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Why Are Warts More Common in Children Than Adults?

Kids get sick more frequently than adults. From the seasonal illnesses that circulate in daycare facilities and schools to their proclivity for putting their hands in their mouths, their little immune systems have tall tasks ahead of them. 

It’s not just about the cold and flu, either. As it turns out, kids’ bodies are more likely to go down from a number of health conditions, and that includes warts

In fact, the majority of wart patients we see here at Vittori Foot & Ankle Specialist are kids. That’s part of why we offer dedicated children’s foot care services at our offices in Homer Glen and New Lenox, Illinois. Christopher Vittori, DPM, and Ameet Thakrar, DPM, are here to help children get the treatment they need to eliminate warts and prevent future ones.

That doesn’t explain why warts are more common in kids, though. So let’s take a closer look. 

Why warts thrive in kids

Warts are caused by a virus. Exposure to the virus doesn’t necessarily guarantee you’ll get a wart. As with other viruses, like the flu or COVID-19, it all depends on your immune system and its ability to fend off the infection.

In kids, this is much harder. That’s because their immune systems are still developing. When they’re first born, their immune system is in its fledgling stages. As they get older, it grows, giving them an increasingly better defense against things like illnesses and warts.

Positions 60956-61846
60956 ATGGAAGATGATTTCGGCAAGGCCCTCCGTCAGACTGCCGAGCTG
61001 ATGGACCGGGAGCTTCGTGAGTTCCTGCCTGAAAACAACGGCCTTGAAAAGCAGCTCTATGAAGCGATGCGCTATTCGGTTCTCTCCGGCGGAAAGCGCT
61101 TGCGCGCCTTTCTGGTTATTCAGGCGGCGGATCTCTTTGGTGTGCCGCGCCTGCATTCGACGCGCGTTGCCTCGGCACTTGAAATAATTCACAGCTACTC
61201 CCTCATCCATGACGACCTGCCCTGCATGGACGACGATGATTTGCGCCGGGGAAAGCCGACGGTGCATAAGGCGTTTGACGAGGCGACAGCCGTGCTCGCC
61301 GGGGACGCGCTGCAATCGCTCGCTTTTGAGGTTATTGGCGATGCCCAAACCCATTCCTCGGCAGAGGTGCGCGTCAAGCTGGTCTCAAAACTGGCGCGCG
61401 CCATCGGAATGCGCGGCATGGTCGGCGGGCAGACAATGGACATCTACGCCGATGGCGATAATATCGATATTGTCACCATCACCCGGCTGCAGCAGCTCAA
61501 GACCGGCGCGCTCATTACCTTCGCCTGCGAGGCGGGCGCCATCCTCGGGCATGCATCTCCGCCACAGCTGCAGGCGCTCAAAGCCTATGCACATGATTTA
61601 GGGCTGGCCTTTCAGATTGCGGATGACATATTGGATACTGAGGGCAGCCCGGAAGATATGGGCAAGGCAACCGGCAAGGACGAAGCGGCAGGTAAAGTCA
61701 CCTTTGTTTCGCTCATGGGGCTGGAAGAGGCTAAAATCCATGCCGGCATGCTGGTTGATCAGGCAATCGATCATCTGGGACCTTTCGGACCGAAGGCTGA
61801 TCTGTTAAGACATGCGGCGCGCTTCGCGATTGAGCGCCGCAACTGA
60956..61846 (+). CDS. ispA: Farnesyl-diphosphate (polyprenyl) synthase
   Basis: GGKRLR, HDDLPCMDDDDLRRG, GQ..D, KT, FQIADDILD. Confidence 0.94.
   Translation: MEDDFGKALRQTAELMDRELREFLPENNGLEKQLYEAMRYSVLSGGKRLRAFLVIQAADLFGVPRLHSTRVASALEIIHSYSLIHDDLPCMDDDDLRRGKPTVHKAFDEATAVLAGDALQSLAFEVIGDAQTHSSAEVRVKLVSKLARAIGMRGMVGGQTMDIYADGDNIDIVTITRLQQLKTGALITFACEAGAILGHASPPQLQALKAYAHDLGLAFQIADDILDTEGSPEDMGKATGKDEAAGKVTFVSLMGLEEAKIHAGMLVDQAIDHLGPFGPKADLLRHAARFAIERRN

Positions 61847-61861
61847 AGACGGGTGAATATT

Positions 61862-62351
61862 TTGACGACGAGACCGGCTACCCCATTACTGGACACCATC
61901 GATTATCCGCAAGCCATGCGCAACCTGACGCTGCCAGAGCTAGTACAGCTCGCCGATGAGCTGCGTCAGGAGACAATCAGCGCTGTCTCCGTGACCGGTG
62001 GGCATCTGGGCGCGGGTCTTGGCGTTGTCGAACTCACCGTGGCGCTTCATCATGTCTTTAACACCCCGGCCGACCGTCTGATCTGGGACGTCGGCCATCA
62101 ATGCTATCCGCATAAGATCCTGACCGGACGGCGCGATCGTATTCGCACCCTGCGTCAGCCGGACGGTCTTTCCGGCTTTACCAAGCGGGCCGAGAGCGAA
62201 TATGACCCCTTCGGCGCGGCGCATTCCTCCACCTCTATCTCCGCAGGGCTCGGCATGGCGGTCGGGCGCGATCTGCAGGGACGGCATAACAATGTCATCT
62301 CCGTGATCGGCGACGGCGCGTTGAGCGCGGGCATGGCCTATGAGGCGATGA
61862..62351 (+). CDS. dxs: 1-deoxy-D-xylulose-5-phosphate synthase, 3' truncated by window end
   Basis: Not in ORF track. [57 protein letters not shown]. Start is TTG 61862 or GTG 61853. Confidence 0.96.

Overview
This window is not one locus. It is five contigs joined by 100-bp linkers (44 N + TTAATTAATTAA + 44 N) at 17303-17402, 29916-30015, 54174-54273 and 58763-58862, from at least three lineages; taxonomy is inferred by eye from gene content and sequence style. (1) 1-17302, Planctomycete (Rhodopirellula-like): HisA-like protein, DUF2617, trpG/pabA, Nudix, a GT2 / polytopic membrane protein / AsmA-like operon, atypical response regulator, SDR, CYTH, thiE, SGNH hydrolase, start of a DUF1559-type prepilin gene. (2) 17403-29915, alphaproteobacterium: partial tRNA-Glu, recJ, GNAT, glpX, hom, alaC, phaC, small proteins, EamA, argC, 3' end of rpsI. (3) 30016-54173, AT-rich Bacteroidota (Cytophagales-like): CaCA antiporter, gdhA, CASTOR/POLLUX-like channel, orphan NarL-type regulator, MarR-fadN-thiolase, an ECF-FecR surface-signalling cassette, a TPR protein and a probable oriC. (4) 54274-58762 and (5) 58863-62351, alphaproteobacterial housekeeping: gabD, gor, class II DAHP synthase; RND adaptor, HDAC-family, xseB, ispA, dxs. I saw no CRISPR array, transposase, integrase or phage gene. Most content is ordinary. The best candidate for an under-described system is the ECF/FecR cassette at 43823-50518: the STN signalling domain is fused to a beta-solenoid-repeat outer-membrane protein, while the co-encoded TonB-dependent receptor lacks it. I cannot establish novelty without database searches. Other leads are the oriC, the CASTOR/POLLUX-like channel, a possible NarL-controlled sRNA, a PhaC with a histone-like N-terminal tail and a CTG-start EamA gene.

Still, though, it means that kids and teens are more likely than adults to get a wart after being exposed to the virus that causes it. 

Two extra factors make warts especially common in younger populations. First, consider that kids and teens are more likely to be in damp environments — like pools and locker rooms — where the wart virus can thrive. They’re also more likely to share items like towels and socks.

Secondly, they might be a little more carefree (or careless) about keeping their shoes on, leading to nicks and scrapes on their feet. Those create pathways for the wart virus to enter their feet and take hold.

Ultimately, a lot of factors come together to make warts more common in kids. The good news? If your child or teen does develop a wart, you can do something about it. 

Treating warts in young feet

If the wart isn’t bothering your child, monitor it. Many warts heal on their own.

If it’s causing them pain or embarrassment, though, pay us a visit. At our offices, Dr. Thakrar and Dr. Vittori offer targeted treatments like prescription-strength salicylic acid or cryotherapy. We tailor the wart removal treatment to your child, their feet, and their history of warts. 

Preventing warts 

Your child or teen can do a few things to lessen the likelihood that they’ll develop warts, whether they’ve already had them or not. A few simple things they can do: 

To get care for warts whenever they affect your teen or child’s feet, call Vittori Foot & Ankle Specialist or schedule an appointment online today. 

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